Clinical trials may be ready to move beyond the late '90s Palm Pilot for recording participant data. At least that’s what Sage Bionetworks hopes. The nonprofit biomedical group is working to create community-based approaches to personalized medicine, and it’s now partnered with Celgene ($CELG) to create an app for use in an observational study.
The iPhone ResearchKit app will aim to better understand the experience of patients living with chronic anemia that’s due to myelodysplastic syndromes (MDS) or beta-thalassemia. The partners will work with patient groups the MDS Foundation and Cooley's Anemia Foundation to best define the necessary elements to capture that are relevant to patients.
Sage previously created an app known as mPower to track Parkinson’s disease patients to collect patient-reported data designed to better understand the burden of the disease.
"We stand at a point where technology is unlocking the ability to capture patient reported outcomes," said Celgene President of Hematology & Oncology Michael Pehl in a statement. "Through our collaboration with Sage Bionetworks and the evolving capability of smartphones and wearables as robust data collection devices, we believe we will be able to provide important new insights for patients with MDS and beta-thalassemia.”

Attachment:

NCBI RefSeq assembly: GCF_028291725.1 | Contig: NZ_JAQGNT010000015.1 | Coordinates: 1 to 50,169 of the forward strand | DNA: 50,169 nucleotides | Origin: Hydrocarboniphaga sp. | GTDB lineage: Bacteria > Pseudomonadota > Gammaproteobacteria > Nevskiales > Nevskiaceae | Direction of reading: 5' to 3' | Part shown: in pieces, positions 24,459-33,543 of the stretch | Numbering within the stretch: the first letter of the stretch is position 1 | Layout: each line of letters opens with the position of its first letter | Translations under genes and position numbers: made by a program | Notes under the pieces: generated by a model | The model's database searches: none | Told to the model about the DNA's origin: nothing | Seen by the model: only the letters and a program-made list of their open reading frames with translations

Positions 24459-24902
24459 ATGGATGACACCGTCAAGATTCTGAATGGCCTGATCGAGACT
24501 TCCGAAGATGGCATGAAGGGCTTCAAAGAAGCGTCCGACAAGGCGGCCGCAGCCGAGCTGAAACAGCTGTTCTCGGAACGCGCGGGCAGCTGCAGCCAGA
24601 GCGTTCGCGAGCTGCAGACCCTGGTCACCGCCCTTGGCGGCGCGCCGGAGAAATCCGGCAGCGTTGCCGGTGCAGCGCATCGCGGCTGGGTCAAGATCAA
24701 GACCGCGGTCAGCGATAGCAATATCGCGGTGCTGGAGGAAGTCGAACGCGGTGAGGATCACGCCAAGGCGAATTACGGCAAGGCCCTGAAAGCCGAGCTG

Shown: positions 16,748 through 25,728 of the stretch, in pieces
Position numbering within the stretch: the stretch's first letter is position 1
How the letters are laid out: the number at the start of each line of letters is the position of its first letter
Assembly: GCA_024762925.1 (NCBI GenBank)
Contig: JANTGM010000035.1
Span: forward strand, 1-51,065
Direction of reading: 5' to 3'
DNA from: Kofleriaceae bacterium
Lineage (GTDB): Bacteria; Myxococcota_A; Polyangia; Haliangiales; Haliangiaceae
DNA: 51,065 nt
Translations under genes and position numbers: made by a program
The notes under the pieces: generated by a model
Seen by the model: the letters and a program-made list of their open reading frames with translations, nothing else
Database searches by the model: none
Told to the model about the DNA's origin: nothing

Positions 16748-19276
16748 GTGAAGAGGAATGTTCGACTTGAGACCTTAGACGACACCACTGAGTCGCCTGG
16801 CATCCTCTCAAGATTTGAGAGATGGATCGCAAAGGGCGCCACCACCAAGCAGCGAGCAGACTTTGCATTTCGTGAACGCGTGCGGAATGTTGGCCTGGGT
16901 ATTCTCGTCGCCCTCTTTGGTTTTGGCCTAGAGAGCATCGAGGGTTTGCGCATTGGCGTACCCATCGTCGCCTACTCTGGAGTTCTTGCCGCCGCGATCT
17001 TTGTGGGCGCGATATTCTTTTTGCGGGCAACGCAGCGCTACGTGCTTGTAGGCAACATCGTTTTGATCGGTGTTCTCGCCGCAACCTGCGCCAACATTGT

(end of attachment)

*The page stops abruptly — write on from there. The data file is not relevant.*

Chronic anemia is difficult to understand and to quantify, so its clinical endpoints have been outside of traditional measures. The study is intended to help move toward routine, multidimensional data collection including on things like physiological testing.
The mobile study will collect neurological assessments of patients using cognitive testing software from BrainBaseline. It will allow two-way communication with care providers about physical functioning and other symptoms.
"We are thrilled to partner with Celgene to explore the use of sensor-based technologies to quantify the daily burden of disease in patients with chronic anemia,” said Sage President Lara Mangravite. “This is a first of its kind exploration from which we hope to gain insights that can be used to understand the impact of chronic anemia."
Celgene has a trio of Phase III clinical candidates in related indications: CC-486 to treat MDS, luspatercept to treat MDS, and enasidenib to treat acute myeloid lymphoma.